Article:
Mice

129/SvJ wild-type and CRAMP-deficient (Camp−/−) mice, generated on the same background [14], were kindly provided by B. Agerberth, Karolinska Institute, Stockholm, Sweden. For the infection experiments, both male and female mice were used at 8 to 33 weeks of age. Mice used for Stx2 injection experiments were up to 1 year old.

Analysis of the thickness and amount of intestinal mucus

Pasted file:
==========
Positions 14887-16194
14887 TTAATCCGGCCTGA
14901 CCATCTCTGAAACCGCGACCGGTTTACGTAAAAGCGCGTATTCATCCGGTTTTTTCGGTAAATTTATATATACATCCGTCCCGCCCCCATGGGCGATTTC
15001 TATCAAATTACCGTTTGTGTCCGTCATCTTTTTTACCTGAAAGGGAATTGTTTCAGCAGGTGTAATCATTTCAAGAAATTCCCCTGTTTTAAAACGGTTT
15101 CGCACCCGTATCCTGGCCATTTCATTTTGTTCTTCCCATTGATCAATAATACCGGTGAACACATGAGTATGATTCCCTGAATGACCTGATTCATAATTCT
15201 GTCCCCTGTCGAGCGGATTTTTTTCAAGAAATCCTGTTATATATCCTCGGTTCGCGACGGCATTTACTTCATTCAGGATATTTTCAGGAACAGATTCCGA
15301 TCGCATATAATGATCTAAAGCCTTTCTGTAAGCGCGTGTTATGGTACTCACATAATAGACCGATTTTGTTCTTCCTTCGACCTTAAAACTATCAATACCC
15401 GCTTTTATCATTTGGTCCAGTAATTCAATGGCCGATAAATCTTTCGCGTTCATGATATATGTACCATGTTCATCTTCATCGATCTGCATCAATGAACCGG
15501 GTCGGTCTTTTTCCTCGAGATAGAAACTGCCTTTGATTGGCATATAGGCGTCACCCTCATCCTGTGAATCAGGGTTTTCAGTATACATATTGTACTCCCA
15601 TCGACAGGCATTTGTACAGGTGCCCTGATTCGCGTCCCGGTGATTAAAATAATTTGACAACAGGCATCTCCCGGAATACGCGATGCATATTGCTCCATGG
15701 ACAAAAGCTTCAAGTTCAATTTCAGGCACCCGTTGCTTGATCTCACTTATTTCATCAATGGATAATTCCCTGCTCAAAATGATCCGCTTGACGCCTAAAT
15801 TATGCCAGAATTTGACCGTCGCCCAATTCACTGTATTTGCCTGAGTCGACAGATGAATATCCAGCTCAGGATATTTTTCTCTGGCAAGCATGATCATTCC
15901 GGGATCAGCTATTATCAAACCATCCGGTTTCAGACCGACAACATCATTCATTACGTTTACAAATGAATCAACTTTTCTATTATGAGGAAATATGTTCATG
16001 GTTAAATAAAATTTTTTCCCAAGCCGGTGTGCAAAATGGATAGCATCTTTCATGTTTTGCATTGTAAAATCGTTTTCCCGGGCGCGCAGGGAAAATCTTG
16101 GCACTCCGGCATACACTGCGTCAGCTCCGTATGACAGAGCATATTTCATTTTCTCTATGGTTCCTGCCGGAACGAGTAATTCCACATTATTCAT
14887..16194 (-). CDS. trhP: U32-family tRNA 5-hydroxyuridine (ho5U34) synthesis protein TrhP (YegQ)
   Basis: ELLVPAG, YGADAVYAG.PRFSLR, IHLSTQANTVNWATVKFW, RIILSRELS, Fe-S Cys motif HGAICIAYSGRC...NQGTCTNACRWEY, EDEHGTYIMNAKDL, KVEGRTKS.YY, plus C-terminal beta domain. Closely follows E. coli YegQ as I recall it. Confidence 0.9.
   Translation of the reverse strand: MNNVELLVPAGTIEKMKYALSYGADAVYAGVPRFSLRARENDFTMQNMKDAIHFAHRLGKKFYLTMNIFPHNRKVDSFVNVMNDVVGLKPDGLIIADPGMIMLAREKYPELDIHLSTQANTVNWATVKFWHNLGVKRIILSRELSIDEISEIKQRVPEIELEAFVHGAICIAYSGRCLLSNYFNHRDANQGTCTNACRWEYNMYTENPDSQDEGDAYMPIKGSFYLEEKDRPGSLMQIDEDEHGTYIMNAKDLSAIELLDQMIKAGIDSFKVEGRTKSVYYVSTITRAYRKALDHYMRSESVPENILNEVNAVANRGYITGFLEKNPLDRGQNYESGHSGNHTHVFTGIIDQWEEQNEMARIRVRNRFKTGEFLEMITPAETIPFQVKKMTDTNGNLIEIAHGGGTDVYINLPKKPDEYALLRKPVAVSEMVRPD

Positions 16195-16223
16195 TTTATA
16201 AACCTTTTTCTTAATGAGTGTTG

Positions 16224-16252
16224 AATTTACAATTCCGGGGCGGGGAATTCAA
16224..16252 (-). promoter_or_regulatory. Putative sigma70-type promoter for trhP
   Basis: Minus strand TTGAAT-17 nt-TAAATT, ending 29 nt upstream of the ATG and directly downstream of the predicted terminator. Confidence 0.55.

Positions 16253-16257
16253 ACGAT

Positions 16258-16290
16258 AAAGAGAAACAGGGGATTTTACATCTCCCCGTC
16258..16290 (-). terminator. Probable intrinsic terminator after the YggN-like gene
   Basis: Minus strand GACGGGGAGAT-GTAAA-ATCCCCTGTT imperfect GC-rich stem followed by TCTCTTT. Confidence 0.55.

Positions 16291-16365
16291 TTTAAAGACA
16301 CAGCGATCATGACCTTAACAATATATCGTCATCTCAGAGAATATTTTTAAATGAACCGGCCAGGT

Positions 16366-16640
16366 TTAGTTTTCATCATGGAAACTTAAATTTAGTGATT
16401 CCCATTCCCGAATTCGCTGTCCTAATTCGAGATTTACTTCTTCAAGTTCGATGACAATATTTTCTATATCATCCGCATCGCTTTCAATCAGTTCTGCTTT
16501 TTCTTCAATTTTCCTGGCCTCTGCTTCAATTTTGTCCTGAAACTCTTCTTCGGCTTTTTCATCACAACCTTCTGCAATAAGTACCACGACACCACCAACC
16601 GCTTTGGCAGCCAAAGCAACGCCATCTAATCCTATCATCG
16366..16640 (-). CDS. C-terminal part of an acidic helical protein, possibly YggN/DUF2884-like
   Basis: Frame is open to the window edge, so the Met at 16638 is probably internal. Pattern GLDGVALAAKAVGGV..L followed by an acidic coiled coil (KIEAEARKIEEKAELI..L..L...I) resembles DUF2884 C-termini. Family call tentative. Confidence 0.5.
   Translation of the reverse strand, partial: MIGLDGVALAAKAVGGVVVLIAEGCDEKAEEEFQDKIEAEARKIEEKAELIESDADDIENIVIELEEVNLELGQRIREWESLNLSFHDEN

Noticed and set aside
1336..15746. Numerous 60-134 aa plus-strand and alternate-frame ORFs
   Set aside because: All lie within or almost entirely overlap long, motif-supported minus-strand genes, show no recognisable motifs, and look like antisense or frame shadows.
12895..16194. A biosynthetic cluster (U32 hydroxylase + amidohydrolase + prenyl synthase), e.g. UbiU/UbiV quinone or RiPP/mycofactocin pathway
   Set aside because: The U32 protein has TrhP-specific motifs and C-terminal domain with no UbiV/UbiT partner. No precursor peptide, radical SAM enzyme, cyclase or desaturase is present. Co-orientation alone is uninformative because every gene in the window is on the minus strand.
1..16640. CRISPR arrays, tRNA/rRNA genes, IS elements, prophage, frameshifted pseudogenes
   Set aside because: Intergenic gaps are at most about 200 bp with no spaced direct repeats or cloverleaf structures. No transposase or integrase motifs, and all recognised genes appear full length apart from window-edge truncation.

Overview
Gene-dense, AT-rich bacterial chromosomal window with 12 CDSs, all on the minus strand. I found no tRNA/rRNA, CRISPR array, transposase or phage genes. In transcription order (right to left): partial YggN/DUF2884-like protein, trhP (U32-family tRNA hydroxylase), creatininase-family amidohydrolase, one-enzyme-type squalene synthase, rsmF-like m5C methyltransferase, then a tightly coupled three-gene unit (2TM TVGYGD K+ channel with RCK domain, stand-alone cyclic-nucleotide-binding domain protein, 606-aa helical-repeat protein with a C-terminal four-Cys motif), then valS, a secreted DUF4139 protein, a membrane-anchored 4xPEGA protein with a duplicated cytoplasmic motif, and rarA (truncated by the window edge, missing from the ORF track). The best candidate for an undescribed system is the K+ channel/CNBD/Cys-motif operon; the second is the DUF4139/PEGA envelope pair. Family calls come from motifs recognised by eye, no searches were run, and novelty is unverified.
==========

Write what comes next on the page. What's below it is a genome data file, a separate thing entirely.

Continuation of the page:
Uninfected wild-type and Camp−/− mice were sacrificed by cervical dislocation. One-cm-long segments of colon together with fecal content were carefully collected and dipped in a water-free Methanol-Carnoy's fixative (60% dry methanol, 30% chloroform and 10% acetic acid) [24] and fixed overnight. The tissues were then washed in methanol before embedding in paraffin, and 4 µm sections were placed on glass slides. Slides underwent deparaffinization with xylene, rehydration with 99.5% and 95% ethanol. The slides were then stained according to the standard Periodic acid-Schiff method and assessed by light microscope. The thickness of the inner stratified mucus layer was measured using a digital camera and AxioVision software (Carl Zeiss). To quantify the mucus content, an established colorimetric method with Alcian blue was used with minor modifications [25]. Briefly, immediately after euthanasia, 1-cm-long segments of colon were collected, opened, everted, weighed (without fecal content) and soaked for 2 h in a 0.1% solution of Alcian blue dissolved in 0.16 M sucrose and buffered with 0.05 M sodium acetate, pH 5.8. Afterwards, the segments were washed twice in a 0.25 M sucrose solution for 15 min to extract uncomplexed dye. Segments were then placed in a 10 g/L docusate sodium salt solution overnight at room temperature to extract the absorbed dye from the tissue. The extracted dye corresponded to intestinal mucus. After centrifugation at 700×g for 5 min, 100 µl of the supernatant was transferred to a 96-well plate (in duplicate) together with a standard curve from an Alcian blue solution. Optical density was measured at 630 nm and results were expressed as the amount of absorbed dye per mg of colonic tissue.